Piano Sheets > Harold Arlen Sheet Music > Let's Fall In Love (ver. 1) Piano Sheet

Let's Fall In Love (ver. 1) by Harold Arlen - Piano Sheets and Free Sheet Music

  
About the Song
"Let's Fall In Love" is a song written by Harold Arlen and Ted Koehler and published in 1933. The major hit at the time of introduction was by Eddy Duchin. It was originally written in C major with a "Moderately Bright" tempo marking. As a jazz standard, it's usually played with a medium swing beat. Harold Arlen (February 15, 1905 – April 23, 1986) was an American composer of popular music. Having written over 400 songs, a number of which have become known the world over, Arlen is a highly regarded contributor to the Great American Songbook. His 1938 song "Over the Rainbow” was voted the twentieth century's No. 1 song by the Recording Industry Association of America [1]. Arlen was born Chaim Arlook, in Buffalo, New York, the child of a Jewish cantor. His twin brother died the next day. He learned the piano as a youth and formed a band as a young man. He achieved some local success.    Download this sheet!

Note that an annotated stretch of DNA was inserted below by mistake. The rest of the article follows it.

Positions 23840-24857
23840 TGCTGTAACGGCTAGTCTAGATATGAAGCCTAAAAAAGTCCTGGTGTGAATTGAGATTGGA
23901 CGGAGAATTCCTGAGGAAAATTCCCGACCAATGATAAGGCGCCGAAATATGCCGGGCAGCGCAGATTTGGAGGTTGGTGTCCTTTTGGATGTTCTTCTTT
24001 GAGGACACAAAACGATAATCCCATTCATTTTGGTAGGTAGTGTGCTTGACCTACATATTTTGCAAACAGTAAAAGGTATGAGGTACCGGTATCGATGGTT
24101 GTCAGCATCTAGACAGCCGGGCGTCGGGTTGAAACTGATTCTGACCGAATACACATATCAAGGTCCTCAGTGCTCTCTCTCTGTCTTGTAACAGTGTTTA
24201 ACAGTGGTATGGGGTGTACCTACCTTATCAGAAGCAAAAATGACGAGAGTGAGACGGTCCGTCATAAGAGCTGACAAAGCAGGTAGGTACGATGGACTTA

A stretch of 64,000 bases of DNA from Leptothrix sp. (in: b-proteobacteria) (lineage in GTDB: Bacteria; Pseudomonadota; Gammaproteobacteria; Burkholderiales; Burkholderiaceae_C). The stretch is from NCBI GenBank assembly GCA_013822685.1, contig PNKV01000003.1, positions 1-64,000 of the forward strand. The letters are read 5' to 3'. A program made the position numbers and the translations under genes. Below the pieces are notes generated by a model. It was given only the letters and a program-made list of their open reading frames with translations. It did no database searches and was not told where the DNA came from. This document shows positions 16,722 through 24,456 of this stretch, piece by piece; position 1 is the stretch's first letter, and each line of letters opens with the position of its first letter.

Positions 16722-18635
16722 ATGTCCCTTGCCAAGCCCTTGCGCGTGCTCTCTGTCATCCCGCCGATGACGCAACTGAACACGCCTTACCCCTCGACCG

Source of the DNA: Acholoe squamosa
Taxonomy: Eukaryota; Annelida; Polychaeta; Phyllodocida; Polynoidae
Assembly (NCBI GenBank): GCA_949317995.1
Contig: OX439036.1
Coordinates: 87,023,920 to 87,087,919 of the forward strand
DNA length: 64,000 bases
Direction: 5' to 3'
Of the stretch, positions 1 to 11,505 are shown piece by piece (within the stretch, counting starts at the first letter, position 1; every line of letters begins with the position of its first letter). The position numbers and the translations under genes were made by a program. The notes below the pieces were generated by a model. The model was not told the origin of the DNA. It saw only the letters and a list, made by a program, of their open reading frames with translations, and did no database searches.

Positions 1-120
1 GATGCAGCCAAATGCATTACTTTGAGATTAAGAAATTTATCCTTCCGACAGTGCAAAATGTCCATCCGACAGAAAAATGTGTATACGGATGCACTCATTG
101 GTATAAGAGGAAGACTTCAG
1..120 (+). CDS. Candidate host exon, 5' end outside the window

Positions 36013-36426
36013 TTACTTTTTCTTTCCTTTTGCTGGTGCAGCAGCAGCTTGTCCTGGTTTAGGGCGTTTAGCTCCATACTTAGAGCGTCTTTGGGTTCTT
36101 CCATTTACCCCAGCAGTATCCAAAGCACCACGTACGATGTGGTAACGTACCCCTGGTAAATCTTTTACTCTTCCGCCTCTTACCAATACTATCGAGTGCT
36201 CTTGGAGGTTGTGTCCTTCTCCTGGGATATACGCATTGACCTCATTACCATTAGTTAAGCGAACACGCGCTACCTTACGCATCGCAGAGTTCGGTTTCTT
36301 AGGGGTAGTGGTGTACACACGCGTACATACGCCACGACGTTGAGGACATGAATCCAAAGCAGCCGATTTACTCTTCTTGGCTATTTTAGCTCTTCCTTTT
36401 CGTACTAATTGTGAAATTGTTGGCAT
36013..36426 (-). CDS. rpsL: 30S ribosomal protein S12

About the Artist
Harold Arlen (February 15, 1905 – April 23, 1986) was an American composer of popular music. Having written over 400 songs, a number of which have become known the world over, Arlen is a highly regarded contributor to the Great American Songbook. His 1938 song "Over the Rainbow” was voted the twentieth century's No. 1 song by the Recording Industry Association of America [1]. Arlen was born Chaim Arlook, in Buffalo, New York, the child of a Jewish cantor. His twin brother died the next day. He learned the piano as a youth and formed a band as a young man. He achieved some local success as a pianist and singer and moved to New York City in his early 20s. He worked as an accompanist in vaudeville.[1] At this point, he changed his name to Harold Arlen. Between 1926 and about 1934, Arlen appeared occasionally as a band vocalist on records by The Buffalodians, Red Nichols, Joe Venuti, Leo Reisman and Eddie Duchin, usually singing his own compositions. In 1929, Arlen composed his first well-known song: "Get Happy" (with lyrics by Ted Koehler). Throughout the early and mid-1930s, Arlen and Koehler wrote shows for the Cotton Club, a popular.
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